Men’s retreats—whether church getaways or hunting trips—have always baffled me. This, I think, is one of the most honest statements I have ever written in this online space.
Allow me to explain.
We live in a world that keeps a frenetic pace, one in which children are expected to be exceptional and excel at everything. From basketball practice, to running club, to piano, to Little Theater, to yada-yada-yada, our children are inundated with cultural notions of American exceptionalism from the cradle. “You can do anything you put your mind to,” we say, and so, they are forced to do everything we put their minds to.
Our family is no exception. Our children are in karate, extracurricular clubs, school productions, and para-church ministries. Isaac wants to join the basketball team and take piano. Jude wants to take art and guitar lessons. Add to this the growing interests of Ian and Titus, and my family’s schedule is growing very full. (And this is without mentioning doctor’s appointments, church functions, and community involvement.)
By society’s standards, my children have a relatively relaxed schedule, but still, we find it difficult to keep the pace without becoming frazzled.
Move to strike.
Amber finds it difficult to keep the pace.
If I’m honest, I’m not quite sure how she does it. She wakes early to spend her time in scripture and prayer, and before she can whisper her last Amen, Titus is begging for a new sippy cup and Jude needs his school lunch made. From there, she is in constant motion, out of breath as she tends to the needs of four children. And though I live the extremely-busy-with-complicated-adult-business-meetings-and-teleconferences sort of life, I am not the constant chauffeur/butler/housekeeper to children who’ve not yet mastered the art of holding adult conversations with a frazzled mommy.
In all that going and blowing, in the flurry of activity, what happens to rest for my wife? How does she carve out quiet places to decompress and dream? Often, she doesn’t.
And this, I think, is where my befuddlement with men’s retreats, hunting trips, and the like comes in. As men, we are intentional about carving out time for ourselves. But these sorts of retreats leave the women at home alone–again–to tend to the children. The father’s retreat becomes the extended work week for the mother.
This is not to say men don’t need time to decompress. After all, we all have stress that needs blowing off (or blowing up, depending on the sort of retreat). But if we’re not seeing the corollary need for our wives carve out the same kind of retreat for themselves? I suppose you could call that sexist.
(Was that too strong?)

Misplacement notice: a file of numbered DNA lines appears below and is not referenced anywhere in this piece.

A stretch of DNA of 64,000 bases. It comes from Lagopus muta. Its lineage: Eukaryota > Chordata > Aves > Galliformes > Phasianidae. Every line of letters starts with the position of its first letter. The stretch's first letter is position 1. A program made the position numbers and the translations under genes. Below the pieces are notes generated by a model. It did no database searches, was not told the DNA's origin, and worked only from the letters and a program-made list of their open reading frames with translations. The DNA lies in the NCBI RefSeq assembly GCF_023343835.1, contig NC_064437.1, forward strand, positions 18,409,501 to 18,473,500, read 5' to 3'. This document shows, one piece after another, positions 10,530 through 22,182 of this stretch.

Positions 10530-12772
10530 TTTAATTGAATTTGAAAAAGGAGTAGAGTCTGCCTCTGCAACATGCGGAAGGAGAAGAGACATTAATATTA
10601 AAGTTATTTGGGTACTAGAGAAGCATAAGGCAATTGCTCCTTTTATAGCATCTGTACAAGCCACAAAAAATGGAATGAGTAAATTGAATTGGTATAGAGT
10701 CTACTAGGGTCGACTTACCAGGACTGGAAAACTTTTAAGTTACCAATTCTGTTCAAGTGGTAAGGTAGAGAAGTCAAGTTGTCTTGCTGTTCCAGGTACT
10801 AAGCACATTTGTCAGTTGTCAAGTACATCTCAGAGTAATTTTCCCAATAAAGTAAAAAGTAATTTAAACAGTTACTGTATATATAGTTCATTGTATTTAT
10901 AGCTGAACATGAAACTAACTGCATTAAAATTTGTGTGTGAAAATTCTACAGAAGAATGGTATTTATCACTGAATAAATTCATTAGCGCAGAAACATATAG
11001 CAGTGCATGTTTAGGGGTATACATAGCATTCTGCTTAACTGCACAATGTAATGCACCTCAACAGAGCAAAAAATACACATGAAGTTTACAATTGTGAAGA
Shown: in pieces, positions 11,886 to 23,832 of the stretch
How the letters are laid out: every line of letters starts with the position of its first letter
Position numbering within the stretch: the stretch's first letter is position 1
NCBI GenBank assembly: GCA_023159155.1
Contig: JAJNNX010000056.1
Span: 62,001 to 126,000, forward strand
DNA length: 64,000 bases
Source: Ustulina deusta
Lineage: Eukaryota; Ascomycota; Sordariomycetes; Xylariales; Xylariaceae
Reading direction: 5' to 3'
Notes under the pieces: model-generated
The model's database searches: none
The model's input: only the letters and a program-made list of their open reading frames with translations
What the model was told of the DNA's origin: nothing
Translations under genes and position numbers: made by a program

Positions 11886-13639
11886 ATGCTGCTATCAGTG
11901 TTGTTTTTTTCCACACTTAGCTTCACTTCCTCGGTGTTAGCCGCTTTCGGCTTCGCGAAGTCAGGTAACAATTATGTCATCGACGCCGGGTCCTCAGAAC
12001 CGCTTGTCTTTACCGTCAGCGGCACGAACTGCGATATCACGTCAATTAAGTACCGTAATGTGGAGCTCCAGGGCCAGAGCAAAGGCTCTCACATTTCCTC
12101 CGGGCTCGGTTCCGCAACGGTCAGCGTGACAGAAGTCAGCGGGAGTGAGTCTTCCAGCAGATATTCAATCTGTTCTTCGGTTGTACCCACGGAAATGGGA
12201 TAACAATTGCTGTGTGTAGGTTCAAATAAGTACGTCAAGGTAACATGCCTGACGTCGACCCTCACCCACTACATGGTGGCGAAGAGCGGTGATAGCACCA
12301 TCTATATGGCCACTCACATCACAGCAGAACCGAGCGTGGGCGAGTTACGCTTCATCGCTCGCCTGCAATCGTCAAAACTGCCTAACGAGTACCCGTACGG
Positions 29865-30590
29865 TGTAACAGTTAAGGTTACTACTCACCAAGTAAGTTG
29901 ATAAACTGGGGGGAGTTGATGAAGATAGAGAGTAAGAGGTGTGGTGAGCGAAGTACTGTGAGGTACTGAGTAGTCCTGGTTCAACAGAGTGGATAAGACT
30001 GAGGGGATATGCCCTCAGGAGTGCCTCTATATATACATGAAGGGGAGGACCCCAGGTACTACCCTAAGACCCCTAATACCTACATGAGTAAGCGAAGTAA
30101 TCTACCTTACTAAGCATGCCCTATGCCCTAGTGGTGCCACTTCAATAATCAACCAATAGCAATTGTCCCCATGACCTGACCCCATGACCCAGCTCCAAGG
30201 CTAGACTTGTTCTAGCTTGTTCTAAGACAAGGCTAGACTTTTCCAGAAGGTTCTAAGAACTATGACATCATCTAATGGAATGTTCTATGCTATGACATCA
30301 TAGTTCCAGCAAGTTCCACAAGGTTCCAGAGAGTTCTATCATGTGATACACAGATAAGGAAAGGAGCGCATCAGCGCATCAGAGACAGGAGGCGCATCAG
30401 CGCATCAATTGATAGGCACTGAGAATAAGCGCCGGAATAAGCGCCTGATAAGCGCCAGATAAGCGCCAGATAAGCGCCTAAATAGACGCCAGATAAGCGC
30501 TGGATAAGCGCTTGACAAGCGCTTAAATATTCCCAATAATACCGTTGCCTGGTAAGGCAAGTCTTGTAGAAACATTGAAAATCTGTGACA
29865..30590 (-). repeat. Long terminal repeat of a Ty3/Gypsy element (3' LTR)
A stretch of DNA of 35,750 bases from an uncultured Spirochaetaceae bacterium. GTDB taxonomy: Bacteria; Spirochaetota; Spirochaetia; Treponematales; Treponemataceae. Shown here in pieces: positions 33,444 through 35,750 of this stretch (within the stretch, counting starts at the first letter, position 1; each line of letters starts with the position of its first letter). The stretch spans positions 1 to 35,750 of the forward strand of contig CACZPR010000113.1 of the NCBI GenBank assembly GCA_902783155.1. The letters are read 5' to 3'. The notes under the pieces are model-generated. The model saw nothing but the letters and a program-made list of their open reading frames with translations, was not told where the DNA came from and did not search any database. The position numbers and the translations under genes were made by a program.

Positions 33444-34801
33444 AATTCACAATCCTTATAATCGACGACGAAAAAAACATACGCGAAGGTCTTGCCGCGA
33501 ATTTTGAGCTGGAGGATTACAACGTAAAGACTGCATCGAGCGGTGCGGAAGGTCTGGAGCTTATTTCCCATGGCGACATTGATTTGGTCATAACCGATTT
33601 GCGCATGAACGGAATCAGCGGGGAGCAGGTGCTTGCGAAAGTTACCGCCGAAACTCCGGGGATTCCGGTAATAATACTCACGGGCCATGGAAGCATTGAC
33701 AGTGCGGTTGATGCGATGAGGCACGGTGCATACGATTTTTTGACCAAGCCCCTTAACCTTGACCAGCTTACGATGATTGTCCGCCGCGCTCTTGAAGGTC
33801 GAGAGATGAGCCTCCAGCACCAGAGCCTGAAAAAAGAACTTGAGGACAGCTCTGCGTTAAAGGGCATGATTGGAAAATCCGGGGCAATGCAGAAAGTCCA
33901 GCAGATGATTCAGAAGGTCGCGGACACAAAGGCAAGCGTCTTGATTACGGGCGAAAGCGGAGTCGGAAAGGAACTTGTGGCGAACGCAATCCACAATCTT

This morning, Amber is away, writing in a coffee shop. It’s no weekend retreat of massages and shopping, but it’s a mini-break from the routine of the day. There, she’ll prepare for a lesson she’s giving to a local women’s group, drink a few cups of coffee, and maybe have an adult conversation or two. It’ll be one morning where we trade roles, where I tend to the constant needs of our children’s morning routine while her mind is free to wander and dream a little.
Soon, Amber will attend a women’s conference. There, she’ll spend time with good friends, cry about whatever it is women cry about at those conferences, and catch a catnap or two. She’ll be filled with life by human connection. She’ll be recharged by rest.
I carve out these spaces for Amber because I think women need retreat just as much as men. I carve out these spaces because here, in these Fringe Hours–these times of making space for herself–she is refreshed. I carve out these spaces because when she returns, when she hugs me and thanks me for tending to the harried life of chauffeur/butler/housekeeper, I’ll look into her eyes and see a woman alive.
I wrote this post in celebration of the release of The Fringe Hours: Making Time For You, the new book by my friend, Jessica Turner. Maybe you’re a mother who needs to learn the art of carving out time for yourself. Maybe you’re a fella who knows your wife needs to carve out time for herself. Either way, grab a copy of The Fringe Hours. You’ll be glad you did. (Really… go on… BUY IT HERE!)
In this month’s Tiny Letter (my once-a-month, insider newsletter delivered straight to your email), I’ll be discussing the Lenten season, the darkness of my heart, and the discipline of quiet reflection. Look for the newest edition later this week (the week of February 15). And if you sign up today, you’ll receive a FREE DOWNLOAD of the song “Train Wreck.” It’s a song I wrote about pain, loss, and the love of God.Click here. Also, follow along on Twitter and Facebook.